In the last 4 years we’ve accomplished so much thanks to the support of our Board, the generosity of our donors, and the partnerships that we’ve built. Your kindness and trust has made our impact possible. As we enter our fifth year, we wanted to take a moment to summarize our work thus far and share how we create our different programs. From 2018 to now, Love City Strong has:
  • Rebuilt 36 homes.
  • Installed 70 water filtration systems, serving 223 people. As a result, we replaced the consumption of 2,680 plastic water bottles per month.
  • Remediated mold in over 100 homes.
  • Made or replaced 200 address signs for seniors and families.
  • Pre-staged MREs and boxed water across the island to last 5,000 people for one week after a disaster.
  • Delivered sandbags to an average of 75 seniors per year.
  • Trained more than 50 people across multiple first responder programs, like CERT and Stop the Bleed.
  • Delivered 12,000 meals directly to seniors and families during the first COVID-19 lockdown.
  • Distributed over 4,000 reusable masks throughout the community.
  • Supported mass-vaccination efforts on St. John for 8 weeks, helping hundreds of residents and visitors to get their shots.
All of our programs serve those with the highest risk for health and safety challenges in the St. John community, first and foremost: Seniors, persons with a disability or chronic health condition, and families with young children.
When our team gets together to brainstorm a new program, we start by asking ourselves the following 6 questions:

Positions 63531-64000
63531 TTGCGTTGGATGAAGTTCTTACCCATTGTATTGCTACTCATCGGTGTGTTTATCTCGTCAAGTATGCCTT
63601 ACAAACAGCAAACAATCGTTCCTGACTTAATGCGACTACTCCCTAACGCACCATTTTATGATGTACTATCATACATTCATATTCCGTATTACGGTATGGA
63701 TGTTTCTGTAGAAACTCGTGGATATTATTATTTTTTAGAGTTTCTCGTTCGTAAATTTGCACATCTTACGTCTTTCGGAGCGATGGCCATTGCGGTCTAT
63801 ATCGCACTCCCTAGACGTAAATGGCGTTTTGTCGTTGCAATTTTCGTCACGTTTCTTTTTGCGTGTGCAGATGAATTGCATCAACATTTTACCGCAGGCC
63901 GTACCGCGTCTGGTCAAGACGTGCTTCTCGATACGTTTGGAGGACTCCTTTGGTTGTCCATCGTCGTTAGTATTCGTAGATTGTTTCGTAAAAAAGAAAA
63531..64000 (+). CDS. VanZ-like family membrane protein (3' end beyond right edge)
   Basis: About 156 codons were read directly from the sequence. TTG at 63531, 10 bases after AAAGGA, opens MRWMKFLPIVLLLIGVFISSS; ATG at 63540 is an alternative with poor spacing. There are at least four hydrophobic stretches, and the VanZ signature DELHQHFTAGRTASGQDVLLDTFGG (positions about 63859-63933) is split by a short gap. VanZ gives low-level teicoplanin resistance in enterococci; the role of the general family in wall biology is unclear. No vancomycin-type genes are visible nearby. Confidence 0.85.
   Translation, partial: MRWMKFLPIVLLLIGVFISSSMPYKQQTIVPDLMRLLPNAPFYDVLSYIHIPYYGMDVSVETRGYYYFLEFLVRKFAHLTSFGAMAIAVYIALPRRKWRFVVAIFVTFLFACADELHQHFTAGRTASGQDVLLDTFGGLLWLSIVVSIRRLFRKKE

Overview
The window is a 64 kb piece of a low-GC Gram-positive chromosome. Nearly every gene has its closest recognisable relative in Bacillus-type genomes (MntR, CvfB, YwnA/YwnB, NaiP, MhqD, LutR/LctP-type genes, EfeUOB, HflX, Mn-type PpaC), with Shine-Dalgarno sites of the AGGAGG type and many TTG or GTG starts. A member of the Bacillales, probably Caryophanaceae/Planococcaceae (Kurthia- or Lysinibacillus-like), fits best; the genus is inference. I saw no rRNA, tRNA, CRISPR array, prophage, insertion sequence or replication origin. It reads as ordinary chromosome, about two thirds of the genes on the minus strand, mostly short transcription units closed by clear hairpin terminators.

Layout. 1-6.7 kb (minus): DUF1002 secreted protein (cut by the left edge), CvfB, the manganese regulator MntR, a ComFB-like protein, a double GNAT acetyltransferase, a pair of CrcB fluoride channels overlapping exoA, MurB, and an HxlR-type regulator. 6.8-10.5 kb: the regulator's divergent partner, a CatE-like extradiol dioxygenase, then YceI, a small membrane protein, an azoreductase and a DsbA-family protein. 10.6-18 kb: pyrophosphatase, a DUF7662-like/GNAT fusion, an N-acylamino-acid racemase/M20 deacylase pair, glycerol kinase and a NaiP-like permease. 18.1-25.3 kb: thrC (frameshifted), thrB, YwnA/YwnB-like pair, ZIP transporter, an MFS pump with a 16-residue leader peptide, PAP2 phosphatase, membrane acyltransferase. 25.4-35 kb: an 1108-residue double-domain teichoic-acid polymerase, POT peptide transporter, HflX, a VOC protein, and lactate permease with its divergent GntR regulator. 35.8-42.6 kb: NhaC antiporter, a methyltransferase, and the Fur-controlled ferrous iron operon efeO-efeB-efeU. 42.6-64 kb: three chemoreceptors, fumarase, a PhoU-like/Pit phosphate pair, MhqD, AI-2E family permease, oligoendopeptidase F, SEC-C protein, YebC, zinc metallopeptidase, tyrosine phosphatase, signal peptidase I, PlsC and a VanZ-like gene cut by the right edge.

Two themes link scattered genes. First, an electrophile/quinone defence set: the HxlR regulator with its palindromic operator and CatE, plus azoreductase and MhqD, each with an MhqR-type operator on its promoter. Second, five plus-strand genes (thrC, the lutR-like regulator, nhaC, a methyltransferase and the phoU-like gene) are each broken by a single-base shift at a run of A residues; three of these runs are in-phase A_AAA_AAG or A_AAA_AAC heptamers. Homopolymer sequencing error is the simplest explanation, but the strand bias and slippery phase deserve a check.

• What issue caused by a disaster does the program address, and/or what issue are we trying to prevent from happening in the future?
  • Does the program serve the most high risk individuals in our community, and can it be replicated by those who have the means to provide it for themselves?
  • Who are our partners locally that can support us?
  • How can we center local businesses and skilled individuals in the U.S.V.I. in our program work so that funding we receive stays in the territory?
  • What data can we gather during the course of the program, and how can this data be used in the future?
  • Is the program scalable to the other islands in the territory, other communities in the Caribbean, or rural communities globally?
Using the Resilient Housing Initiative (RHI) as an example, the answers are:
  • We are addressing the massive loss in permanent low and middle income housing suffered as a result of Hurricanes Irma and Maria. Moreover, we want to rebuild homes so that they’re more storm resilient in the future.
  • The program serves seniors, families with children and infants, and individuals with a disability or a chronic health condition. All of our clients are typically underserved by existing hurricane recovery/rebuild programs.
  • We identified the St. John Community Foundation to help us with case management and All Hands and Hearts (who were on an extended mission in the USVI at the time) to help with on-site labor via their volunteers.